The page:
Following last month’s ground beef recall over concerns of E. coli contamination, you may be wondering: how do food recalls work and where does all the food go?
When is a food recall required?
It may come as a surprise that recalls don’t always occur after illness is reported. In fact, there were no related illnesses that caused last month’s beef recall. It was during routine testing that regulators detected a potential contamination.
Companies can issue recalls whenever they please, however, they’re required in specific circumstances. Following the ground beef E. coli discovery, the New Jersey-based manufacturer, Lakeside Refrigerated Services, was required to issue the recall of over 120,000 pounds of beef — about 160 steers worth — because it was now considered “adulterated.”
The term “adulterated food” was written into food safety law in 1938 to refer to food that contains poisons, has incorrect labeling, was prepared in unhygienic conditions and more. When a food product falls under that category, the company must issue a recall.
What is the recall process?
After issuing a recall, the company’s next steps include contacting the press to warn consumers and reaching out to trade partners to get the product off of the shelves.
In the disposal stage, the company must pay for the product to be removed, replaced and shipped back to them. This part is costly, especially in cases like last month’s beef recall where the products were already shipped to stores nationwide.
Not only is this pricey, but the bad publicity damages both the company and the industry. For example, the peanut butter recall of 2009 cost the peanut industry $1 billion in lost production and sales. As a result, most companies today try to protect themselves by purchasing recall insurance. This ensures that they are reimbursed for the recall process, including loss of profit, to avoid potential bankruptcy.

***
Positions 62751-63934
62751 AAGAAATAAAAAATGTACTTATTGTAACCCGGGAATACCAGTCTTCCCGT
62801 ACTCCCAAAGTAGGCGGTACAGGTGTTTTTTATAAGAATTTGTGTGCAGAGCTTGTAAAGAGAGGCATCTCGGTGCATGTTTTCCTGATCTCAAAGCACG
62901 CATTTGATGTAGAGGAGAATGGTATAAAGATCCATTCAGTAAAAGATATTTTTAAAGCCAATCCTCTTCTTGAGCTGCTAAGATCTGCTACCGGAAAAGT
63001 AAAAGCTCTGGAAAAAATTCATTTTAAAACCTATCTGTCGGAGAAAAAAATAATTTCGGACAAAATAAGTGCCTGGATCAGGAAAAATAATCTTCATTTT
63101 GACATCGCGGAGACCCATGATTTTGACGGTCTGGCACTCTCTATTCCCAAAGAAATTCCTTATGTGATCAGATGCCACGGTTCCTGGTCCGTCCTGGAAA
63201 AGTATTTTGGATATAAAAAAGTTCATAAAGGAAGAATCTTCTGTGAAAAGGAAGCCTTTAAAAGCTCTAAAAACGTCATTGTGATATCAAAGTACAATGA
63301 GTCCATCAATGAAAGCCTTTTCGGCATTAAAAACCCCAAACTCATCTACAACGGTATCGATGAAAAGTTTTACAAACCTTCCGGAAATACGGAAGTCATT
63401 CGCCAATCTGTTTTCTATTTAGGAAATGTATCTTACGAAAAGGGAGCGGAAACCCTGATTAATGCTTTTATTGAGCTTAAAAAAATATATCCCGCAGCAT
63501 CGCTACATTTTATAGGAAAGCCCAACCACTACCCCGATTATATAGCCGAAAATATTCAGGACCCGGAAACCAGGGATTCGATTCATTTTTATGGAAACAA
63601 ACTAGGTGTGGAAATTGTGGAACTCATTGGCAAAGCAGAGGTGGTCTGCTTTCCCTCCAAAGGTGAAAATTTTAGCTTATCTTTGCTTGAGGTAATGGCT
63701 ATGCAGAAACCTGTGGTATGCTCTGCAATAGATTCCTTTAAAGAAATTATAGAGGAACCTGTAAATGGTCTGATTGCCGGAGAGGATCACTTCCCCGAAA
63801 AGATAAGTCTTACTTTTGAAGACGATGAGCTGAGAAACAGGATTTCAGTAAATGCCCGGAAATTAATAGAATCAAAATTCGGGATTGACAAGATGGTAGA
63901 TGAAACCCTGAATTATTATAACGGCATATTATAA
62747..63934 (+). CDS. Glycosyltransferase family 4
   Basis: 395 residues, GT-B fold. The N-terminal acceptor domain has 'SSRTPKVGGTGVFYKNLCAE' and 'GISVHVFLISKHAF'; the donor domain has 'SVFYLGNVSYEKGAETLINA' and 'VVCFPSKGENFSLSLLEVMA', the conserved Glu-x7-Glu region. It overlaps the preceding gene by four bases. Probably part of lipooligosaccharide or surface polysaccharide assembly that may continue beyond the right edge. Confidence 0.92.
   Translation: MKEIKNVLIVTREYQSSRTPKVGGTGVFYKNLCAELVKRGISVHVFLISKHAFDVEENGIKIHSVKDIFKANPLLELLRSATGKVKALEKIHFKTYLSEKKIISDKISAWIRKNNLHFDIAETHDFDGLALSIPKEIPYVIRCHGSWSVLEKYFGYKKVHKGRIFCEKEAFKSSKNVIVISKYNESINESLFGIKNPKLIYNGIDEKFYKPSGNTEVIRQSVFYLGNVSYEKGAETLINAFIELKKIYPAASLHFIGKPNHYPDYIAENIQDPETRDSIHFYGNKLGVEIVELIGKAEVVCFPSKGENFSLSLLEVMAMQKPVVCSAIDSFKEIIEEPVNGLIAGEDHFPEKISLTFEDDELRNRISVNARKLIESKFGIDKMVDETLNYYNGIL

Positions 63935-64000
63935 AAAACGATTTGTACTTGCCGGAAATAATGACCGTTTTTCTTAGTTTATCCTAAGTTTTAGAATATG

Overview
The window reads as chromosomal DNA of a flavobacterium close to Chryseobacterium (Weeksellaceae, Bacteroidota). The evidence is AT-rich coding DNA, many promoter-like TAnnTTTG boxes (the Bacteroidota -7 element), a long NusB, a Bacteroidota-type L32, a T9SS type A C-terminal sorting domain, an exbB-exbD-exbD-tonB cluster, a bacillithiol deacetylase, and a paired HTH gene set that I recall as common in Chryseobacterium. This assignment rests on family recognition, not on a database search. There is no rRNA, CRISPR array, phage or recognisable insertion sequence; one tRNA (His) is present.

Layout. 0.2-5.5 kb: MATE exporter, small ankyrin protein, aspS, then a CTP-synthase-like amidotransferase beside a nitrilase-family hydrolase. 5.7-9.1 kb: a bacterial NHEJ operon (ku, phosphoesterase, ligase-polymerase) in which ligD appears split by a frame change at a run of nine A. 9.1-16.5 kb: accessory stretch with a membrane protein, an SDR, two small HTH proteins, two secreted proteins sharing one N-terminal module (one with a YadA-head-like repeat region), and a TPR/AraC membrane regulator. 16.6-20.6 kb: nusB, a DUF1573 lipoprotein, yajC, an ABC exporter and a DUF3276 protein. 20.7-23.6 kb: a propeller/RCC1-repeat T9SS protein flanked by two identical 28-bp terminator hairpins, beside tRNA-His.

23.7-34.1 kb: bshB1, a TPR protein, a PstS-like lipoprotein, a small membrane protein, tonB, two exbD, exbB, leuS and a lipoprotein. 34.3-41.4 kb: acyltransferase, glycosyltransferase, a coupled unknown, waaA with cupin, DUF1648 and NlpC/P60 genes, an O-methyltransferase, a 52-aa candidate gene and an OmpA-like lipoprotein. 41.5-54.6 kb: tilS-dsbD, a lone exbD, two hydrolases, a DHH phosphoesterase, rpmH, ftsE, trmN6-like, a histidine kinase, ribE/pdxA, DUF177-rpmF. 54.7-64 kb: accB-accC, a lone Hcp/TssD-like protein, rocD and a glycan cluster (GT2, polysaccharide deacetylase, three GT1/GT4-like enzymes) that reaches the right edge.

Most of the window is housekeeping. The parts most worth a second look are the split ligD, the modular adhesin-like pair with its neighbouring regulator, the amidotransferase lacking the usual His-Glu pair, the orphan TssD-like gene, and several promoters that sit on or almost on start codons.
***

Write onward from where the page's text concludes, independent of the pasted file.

Where does all of the food go?
So, what’s going to happen with those 120,000 pounds of beef? There are several different ways to repurpose recalled food products that don’t involve dumping them in landfills. For meat, in particular, there’s a USDA-approved cooking method to recycle the meat by cooking it at a high temperature to kill off the pathogen. With this process, depending on why the recall occurred, companies can turn their products into pet or animal feed, fertilizer or processed food that’s safe for human consumption.
Are food recalls effective?
Because recalls are so costly and damaging to a company’s reputation, they’re ultimately what influences change in the supply chain. Throughout the past few decades, companies have invested more money into removing pathogens from their products, enforcing proper cleaning of machinery and accurately labeling packages.
While recalls are effective, litigating against companies who put dangerous products on grocery store shelves is also an important part of holding them accountable. In March, firm co-founder Vineet Dubey filed a lawsuit against Kroger for having massive levels of lead in some of their food products.
Last year, Dubey filed similar lawsuits against Trader Joe’s and Gerber as part of the continuous fight for companies to remove items with toxic heavy metals from grocery stores, put into place new quality controls and add warnings to packaging.
If you or someone you know has suffered from food poisoning from a grocery store, restaurant or food service company, contact the skilled Los Angeles personal injury lawyers at Custodio & Dubey LLP. With over 25 years of experience, our lawyers will guide you at every step of the way to help you receive the justice you deserve